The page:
David, I think it's the "asperge des bois" which is Ornithogalum pyrenaicum, not "asperges sauvages", which are the true wild original species Asparagus officinalis or one of its close relatives, from which those fat commercial cultivars have over millennia been developed (and to which chance seedlings tend to revert).
Alisdair Aird
Gardens in SE England (Sussex); also coastal Southern Greece, and (in a very small way) South West France; MGS member (and former president); vice chairman RHS Lily Group, past chairman Cyclamen Society

David Bracey

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Re: New vegetables
« Reply #3 on: June 06, 2013, 07:18:28 PM »
Alisdair, i agree! My point is that someone somewhere is growing O pyrenacium.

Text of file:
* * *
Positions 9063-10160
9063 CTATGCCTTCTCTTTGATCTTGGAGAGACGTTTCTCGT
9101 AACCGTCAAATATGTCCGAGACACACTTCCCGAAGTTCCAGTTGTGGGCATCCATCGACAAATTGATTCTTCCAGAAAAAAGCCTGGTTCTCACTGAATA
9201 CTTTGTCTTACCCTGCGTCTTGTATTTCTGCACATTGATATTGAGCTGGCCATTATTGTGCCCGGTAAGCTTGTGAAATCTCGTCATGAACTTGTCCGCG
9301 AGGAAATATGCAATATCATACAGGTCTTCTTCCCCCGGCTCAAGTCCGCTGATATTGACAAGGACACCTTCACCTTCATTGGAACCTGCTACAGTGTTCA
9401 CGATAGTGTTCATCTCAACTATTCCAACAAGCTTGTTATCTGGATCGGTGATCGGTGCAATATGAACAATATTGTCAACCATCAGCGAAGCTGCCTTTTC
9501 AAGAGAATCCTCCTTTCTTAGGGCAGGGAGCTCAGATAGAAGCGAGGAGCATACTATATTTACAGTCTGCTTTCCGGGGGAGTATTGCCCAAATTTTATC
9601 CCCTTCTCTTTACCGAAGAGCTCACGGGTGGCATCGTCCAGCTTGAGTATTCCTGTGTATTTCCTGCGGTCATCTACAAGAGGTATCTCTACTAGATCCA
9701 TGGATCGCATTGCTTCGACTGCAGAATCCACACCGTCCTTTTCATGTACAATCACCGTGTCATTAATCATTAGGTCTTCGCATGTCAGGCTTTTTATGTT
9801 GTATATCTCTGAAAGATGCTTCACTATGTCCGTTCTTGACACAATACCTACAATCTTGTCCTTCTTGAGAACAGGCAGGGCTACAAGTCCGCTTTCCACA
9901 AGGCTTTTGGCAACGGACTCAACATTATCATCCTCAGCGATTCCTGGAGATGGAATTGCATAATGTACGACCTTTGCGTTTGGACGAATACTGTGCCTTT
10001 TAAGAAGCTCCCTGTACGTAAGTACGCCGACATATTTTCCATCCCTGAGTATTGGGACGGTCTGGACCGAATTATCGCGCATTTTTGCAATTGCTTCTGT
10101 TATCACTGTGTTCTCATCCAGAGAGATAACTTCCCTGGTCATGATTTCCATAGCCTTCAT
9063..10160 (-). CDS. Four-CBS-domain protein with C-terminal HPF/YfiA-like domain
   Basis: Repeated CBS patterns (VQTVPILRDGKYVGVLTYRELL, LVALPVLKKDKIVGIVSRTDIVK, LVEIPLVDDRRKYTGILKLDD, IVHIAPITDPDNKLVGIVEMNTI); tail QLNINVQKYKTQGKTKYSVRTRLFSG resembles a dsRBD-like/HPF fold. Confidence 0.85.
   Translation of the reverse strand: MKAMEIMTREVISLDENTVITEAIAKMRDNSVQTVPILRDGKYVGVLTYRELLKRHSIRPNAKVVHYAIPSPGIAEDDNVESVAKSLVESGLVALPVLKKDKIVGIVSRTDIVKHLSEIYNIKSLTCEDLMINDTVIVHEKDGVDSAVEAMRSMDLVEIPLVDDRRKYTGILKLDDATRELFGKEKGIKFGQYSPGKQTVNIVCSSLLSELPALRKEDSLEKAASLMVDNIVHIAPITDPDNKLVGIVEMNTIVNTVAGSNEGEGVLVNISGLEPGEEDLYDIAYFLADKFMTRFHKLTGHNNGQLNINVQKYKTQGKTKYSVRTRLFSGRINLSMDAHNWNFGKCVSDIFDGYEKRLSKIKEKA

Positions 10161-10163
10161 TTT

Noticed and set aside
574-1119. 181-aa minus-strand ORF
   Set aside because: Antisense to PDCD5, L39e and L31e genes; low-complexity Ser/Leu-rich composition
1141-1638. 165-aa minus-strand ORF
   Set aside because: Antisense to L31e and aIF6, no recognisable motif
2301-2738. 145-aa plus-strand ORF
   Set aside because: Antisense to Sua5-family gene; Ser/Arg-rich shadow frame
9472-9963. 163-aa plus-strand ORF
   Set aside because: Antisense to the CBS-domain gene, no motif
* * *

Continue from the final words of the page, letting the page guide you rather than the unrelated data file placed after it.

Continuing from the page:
I have collected wild asparagus in the wild and no way could this stuff be collected ( and graded), in sufficient quantities to be sold in a supermarket.( unless there is someone in East Europe doing it).

Here is another unusual vegetable worthy of consideration New Zealand spinach., Tetragonia tetragoniodes. It grows well in the Languedoc and provides leaves during much of the year. According to the myth Captain Cook served it to his sailors to help prevent scurvy.
MGS member.

 I have gardened in sub-tropical Florida, maritime UK, continental Europe and the Mediterranean basin, France. Of the 4 I have found that the most difficult climate for gardening is the latter.

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Rosie

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New Zealand spinach, alive and well in Portugal !
« Reply #4 on: June 06, 2013, 08:42:39 PM »
Hello, I could not believe my eyes when I saw David B suggesting New Zealand spinach as a 'new' or unusual veg. This marvellous green veg. comes to us each week in our organic veg box from the local agricultural cooperative. Pic attached of this week's bunch. Great with scrambled eggs for breakfast ! If you haven't, do try it. Rosie